If there are still doubts around the size of the market or how the consumer might take up your product, the risk element may be too large to opt for debt financing.  Bringing on an investor who is willing to take that risk in exchange for shares in the company, will therefore be the wiser move. However, if financial projections are sound and you are confident that you will be turning a profit sooner rather than later, debt financing is a very viable option.

Related: New Ways SMEs Can Find Funding

  • Advice or guidance vs need for operating capital only

It is as simple as deciding whether you just need money or whether you want the possible guidance, connections and industry experience the investor puts on the table.

In closing, no matter how you choose to fund your start-up, make sure that you have taken your product for a test drive. You don’t want to risk investing your own money and even worse, someone else’s money, on something that has no chance of gaining any traction with customers. Many successful entrepreneurs decide to adopt a lean approach by starting out with a minimum viable product (MVP), bootstrapping and then committing to basic market testing prior to seeking out any investment.

Once you’ve raised your funding, be it by debt or equity financing, make sure to take a moment, reflect, raise the champagne glasses and then… go out, work hard and give it all you’ve got!

Dommisse Attorneys Inc. - a fully specialised corporate finance and commercial law firm, with a strong focus on providing start-ups with the legal support they need to achieve their business aspiration and vision. Jack O'Reilly is a commercial law associate at Dommisse Attorneys and forms part of the Start-up law team.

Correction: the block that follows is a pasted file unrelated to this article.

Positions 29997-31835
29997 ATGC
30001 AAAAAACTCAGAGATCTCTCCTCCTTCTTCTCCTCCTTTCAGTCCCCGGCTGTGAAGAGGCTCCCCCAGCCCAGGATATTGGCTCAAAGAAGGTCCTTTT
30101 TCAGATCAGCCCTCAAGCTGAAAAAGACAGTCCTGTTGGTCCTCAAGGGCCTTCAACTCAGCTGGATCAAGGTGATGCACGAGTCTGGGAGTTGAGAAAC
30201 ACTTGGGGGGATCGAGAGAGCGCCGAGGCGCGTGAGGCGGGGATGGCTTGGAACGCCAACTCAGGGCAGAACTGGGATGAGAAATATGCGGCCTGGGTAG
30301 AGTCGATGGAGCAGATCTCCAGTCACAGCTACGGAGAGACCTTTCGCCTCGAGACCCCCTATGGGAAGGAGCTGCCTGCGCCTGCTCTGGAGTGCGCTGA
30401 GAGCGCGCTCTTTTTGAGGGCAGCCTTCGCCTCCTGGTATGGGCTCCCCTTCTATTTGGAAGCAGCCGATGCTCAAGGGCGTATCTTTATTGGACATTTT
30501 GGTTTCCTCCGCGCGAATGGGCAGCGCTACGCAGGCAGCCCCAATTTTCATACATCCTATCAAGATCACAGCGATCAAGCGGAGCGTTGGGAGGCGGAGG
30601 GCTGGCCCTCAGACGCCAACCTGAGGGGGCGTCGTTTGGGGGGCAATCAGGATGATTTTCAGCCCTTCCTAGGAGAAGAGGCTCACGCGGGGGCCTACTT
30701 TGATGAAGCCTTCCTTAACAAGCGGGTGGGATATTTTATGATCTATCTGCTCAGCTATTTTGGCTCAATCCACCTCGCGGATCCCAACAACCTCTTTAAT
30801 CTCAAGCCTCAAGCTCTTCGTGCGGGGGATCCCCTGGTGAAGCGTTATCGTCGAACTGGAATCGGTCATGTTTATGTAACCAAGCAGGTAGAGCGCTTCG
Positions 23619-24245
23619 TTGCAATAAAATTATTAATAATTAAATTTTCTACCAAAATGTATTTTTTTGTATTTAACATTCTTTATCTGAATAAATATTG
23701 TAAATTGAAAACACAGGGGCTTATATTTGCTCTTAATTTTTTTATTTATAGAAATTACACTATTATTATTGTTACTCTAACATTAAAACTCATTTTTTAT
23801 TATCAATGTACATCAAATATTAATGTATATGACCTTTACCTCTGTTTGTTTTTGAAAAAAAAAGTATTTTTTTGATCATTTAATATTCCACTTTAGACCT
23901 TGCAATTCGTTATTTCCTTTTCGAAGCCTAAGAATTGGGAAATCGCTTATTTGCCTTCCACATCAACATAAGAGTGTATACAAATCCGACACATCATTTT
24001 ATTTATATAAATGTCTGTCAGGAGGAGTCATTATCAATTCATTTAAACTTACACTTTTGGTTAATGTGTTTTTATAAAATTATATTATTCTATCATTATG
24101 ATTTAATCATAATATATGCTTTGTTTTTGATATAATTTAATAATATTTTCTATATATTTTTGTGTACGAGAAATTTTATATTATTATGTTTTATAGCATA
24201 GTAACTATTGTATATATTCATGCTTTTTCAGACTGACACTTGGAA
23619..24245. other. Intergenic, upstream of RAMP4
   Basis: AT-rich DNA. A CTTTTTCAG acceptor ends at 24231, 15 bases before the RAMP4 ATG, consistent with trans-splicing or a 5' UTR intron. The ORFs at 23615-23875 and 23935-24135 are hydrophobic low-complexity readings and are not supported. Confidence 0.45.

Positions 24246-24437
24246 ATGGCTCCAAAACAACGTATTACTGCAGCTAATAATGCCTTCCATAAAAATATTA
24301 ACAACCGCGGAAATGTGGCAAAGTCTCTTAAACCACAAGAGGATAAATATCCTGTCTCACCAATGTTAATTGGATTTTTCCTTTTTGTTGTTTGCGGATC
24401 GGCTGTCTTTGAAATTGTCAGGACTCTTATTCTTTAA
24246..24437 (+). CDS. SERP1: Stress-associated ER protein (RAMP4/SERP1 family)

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Alternative Finance – Filling The Gap

Alternative Finance is finance beyond the traditional – it is defined by the financiers’ area of specialisation – by what they specialise in, whom they serve, and how they provide their funding.

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Alternative Finance is finance beyond the traditional – it is defined by the financiers’ area of specialisation – by what they specialise in, whom they serve, and how they provide their funding. It does not replace traditional finance but rather functions as a complementary and additional form of funding.

Alternative financers are specialists – they focus on a particular need and on a specific audience. As a result their ‘how’ is customised to deal with their chosen target market and for this targets unique needs. This applies to the funder’s processes and to their level of flexibility around things such as collateral. An example of this is that a SME may have an existing R1 million overdraft (their traditional finance) secured by R 1.5 million collateral but suddenly they need R5 million for some kind of contract or bridging finance – they need it fast and don’t have that extent of collateral.